On the morning of the 22nd the Governor and I proceeded up Fraser’s River in the Hudson’s Bay Company’s Steamer, “Otter,” as far as Fort Langley, the Launch of the “Satellite” being in tow. The Launch and the “Otter” remained at Fort Langley during the absence of Governor DouglasManuscript imageDouglas and myself on a visit to the mining districts in Fraser’s River, on which we proceeded on the 27th May, and from which we returned on the 3rd June. On the morning of the 4th June we quitted Fort Langley, and I rejoined the “Satellite,” withdrawing the Launch at the same time. Not deeming it prudent to remain longer absent from Vancouver’s Island, being in daily expectation of the arrival of the Land Boundary Commission, which IManuscript imageI was directed by Lord Clarendon to meet, I quitted Point Roberts on the evening of the 4th and anchored early in the morning of the 5th June in Esquimalt Harbour.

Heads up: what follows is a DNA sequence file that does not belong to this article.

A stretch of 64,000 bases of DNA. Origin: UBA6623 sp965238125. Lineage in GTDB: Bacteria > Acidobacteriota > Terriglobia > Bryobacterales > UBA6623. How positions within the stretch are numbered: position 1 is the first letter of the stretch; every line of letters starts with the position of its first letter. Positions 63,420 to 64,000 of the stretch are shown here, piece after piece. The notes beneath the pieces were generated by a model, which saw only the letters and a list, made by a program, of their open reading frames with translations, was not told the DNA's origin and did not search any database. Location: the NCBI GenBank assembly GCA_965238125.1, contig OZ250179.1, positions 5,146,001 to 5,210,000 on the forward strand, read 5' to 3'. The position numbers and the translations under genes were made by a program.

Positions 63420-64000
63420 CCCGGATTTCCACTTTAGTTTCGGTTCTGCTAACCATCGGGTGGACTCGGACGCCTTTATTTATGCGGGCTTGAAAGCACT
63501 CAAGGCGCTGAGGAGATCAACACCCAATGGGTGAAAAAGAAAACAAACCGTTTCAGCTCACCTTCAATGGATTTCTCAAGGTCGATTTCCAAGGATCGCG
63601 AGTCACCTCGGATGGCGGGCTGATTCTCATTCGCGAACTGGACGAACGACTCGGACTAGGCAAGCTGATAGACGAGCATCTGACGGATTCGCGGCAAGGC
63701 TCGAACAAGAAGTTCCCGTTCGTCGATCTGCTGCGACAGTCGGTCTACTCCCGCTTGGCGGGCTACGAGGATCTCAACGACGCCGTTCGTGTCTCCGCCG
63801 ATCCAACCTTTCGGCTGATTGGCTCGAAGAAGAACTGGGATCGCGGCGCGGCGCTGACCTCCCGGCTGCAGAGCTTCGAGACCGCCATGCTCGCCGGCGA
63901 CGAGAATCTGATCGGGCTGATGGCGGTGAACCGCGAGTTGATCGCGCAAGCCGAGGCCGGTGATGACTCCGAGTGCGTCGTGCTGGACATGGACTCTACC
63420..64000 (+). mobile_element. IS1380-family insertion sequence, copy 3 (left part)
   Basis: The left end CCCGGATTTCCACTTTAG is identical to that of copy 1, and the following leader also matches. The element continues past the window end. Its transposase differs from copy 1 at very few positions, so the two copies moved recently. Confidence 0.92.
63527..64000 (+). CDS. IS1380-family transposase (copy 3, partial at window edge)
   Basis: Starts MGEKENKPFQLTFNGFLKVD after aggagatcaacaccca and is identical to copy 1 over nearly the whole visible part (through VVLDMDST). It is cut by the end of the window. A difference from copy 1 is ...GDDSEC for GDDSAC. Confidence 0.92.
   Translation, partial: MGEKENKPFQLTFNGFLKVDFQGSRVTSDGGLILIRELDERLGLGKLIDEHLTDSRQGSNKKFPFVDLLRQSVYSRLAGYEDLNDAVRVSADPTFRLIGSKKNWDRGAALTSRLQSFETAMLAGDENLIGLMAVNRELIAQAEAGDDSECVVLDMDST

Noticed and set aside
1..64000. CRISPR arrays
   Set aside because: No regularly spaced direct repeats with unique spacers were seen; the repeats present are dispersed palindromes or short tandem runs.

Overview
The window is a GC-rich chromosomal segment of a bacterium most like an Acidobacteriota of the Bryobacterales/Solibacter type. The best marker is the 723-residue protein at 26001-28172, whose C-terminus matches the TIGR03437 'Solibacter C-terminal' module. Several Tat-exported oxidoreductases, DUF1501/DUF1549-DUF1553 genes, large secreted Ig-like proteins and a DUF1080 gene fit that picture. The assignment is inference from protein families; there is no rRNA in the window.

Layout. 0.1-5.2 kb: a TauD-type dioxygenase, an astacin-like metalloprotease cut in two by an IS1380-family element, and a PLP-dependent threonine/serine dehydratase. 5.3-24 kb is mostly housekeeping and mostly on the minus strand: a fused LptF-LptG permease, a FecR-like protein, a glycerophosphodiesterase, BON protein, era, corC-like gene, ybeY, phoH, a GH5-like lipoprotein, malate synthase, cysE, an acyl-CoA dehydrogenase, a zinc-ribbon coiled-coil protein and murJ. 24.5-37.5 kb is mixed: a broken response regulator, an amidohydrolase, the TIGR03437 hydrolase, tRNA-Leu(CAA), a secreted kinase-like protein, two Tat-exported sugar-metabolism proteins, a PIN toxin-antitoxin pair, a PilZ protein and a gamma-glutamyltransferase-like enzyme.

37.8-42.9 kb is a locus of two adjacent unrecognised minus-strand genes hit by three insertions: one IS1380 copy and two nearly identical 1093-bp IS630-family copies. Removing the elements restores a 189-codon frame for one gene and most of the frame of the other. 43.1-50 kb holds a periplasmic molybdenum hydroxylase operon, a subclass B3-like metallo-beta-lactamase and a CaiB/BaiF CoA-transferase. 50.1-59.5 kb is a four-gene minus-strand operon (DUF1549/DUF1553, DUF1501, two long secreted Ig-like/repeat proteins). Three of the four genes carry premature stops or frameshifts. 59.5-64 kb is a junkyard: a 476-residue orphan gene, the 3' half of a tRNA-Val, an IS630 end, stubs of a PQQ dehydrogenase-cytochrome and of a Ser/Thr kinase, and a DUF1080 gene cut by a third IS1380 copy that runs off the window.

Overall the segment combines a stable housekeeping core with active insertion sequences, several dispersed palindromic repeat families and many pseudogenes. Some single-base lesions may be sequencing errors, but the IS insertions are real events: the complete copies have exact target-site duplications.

Although I have been thus obliged to quit the neighbourhood of Point Roberts, and to withdraw the Launch from Fraser’s River, I am not without great hope that the exhibition of the Ship at the entrance of the River, and the presence of the Launch in the River, have been attended with the most beneficial results; andManuscript imageand while it has thus been evident to all that Force for the protection of the Territory is close at hand, and that the determination exists to uphold the laws, it is but reasonable to presume that the inclination to violate Territorial rights and to rebel against legitimate authority must be greatly diminished. The present time, though, is but the very commencement of a complete revolution in the existing state of affairs in this part of the world, and the extraordinary character of theManuscript imagethe case is such as to require immediate and effectual measures to be taken to preserve authority, and to keep the country in a tranquil state. The entire body of Miners at present at work appears to be an order-loving and peaceably-disposed set of men, but among the multitudes that soon will arrive, it can scarce be supposed that this class of Individual will alone be found.